In Writing

The other day a friend actually said to me, “I left my house the other day and two of my neighbors were talking to each other. And I just got the feeling they were talking about me.”

We laughed about it, eventually. Obviously they weren’t really talking about her. But we’ve all had paranoid tendencies from time to time (guilty as charged).

I wrote this piece for her and she said it was okay to post here.

What is paranoia anyway? It’s the overinflated feeling of danger. Now, let’s begin by saying I’m not talking about a psychological condition that requires professional help. (If you suspect you have that, you should talk to a professional). I’m talking more about the garden-variety feeling we all face. You know the one. That your friends are deliberately excluding you. That you were passed up for an opportunity for personal reasons. That things that someone says are actually subtle digs at you.

Paranoia, in the mind’s own, strange way, is an attempt to protect you. You feel unsafe or fear you have a lack of control over a situation. So if the mind goes into overdrive and perceives danger everywhere, you will never be surprised or taken unaware. The trouble is that although it is trying to help you, as a coping mechanism paranoia doesn’t help you at all. It raises your levels of unhealthy hormones, activates your fight or flight response and messes with your peace of mind.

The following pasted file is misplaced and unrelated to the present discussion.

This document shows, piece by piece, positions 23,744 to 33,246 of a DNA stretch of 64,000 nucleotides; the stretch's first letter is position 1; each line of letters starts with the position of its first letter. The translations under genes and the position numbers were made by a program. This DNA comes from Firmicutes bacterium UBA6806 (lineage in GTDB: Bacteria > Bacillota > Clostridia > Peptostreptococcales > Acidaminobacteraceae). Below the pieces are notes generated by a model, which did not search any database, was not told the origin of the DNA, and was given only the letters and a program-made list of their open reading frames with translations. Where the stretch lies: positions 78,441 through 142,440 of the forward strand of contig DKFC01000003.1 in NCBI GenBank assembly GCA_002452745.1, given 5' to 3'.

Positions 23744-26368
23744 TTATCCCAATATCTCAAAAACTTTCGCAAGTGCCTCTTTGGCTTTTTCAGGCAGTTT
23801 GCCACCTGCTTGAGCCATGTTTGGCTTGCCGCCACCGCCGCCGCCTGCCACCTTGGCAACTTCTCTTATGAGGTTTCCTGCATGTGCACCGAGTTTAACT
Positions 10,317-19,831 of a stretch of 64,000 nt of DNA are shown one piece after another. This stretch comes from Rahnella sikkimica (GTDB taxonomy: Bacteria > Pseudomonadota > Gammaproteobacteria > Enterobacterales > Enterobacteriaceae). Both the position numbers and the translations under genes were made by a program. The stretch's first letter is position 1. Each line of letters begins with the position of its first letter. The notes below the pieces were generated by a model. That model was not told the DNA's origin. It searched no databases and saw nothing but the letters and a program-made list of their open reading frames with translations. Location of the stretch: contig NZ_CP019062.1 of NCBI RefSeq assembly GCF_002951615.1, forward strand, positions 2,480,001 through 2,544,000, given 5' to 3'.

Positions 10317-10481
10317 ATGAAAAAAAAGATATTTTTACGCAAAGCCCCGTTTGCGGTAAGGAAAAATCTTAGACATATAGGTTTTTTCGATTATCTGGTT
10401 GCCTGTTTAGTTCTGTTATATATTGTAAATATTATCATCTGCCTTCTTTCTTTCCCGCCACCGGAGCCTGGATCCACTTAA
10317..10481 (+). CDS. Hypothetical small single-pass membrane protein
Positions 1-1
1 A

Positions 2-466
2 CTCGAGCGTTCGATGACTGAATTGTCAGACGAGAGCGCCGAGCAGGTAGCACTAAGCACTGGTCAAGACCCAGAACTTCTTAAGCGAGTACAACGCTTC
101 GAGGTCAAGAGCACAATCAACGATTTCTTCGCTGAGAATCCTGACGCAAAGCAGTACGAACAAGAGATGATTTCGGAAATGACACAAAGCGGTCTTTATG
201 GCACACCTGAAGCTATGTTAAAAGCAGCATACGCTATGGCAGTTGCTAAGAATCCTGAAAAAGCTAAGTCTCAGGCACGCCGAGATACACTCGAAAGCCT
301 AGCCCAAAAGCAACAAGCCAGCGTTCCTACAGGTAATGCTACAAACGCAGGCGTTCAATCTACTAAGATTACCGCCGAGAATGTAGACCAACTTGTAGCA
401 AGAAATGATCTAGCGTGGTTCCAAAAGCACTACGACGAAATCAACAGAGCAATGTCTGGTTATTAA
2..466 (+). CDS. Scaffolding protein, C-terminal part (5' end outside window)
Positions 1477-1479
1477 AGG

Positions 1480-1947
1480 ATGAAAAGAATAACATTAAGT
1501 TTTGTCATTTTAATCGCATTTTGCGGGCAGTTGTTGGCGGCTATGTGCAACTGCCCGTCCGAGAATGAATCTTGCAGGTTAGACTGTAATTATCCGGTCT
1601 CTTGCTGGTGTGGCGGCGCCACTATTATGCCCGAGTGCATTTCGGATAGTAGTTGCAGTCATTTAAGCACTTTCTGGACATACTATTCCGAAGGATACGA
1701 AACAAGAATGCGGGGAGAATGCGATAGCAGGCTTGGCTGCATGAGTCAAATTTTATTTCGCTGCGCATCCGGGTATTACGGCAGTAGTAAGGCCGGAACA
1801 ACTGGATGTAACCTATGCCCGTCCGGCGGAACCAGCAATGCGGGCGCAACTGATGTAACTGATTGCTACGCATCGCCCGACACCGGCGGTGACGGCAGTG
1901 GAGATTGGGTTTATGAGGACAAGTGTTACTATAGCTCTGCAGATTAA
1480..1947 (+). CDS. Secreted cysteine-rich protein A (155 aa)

So what to do about it?

  • Well, like my friend, talking it out helps. Sometimes just speaking our deepest fears helps to shed light on the parts of them that are a little paranoid. It sounds reasonable to you, but does it sound reasonable to a friend?
  • Realize you’re not that important. This may sound counterintuitive if paranoia is partly about feeling insecure, but it can actually be really empowering. Realizing that people are usually too wrapped up in their own lives to spend that much time thinking about you helps liberate you from feelings that they’re thinking ill or planning bad things for you.
  • Focus on you. Working out or spending time with a friend is a great cure for what ails you.
  • Give others the benefit of the doubt. If you really still perceive that a person is trying to hurt you, or slight you, can you try to “walk a mile” in their shoes, so to speak? Do they feel insecure? Left out? Trying to see things from the other perspective can sometimes soothe your own mind.
  • Reach out. If it’s a neighbor or co-worker or someone with whom it’s normal to have contact, try approaching them. No need to confront the situation outright, but even just sharing a moment of human connection might help you feel better.

That’s it. Go forth into a life free from worry!

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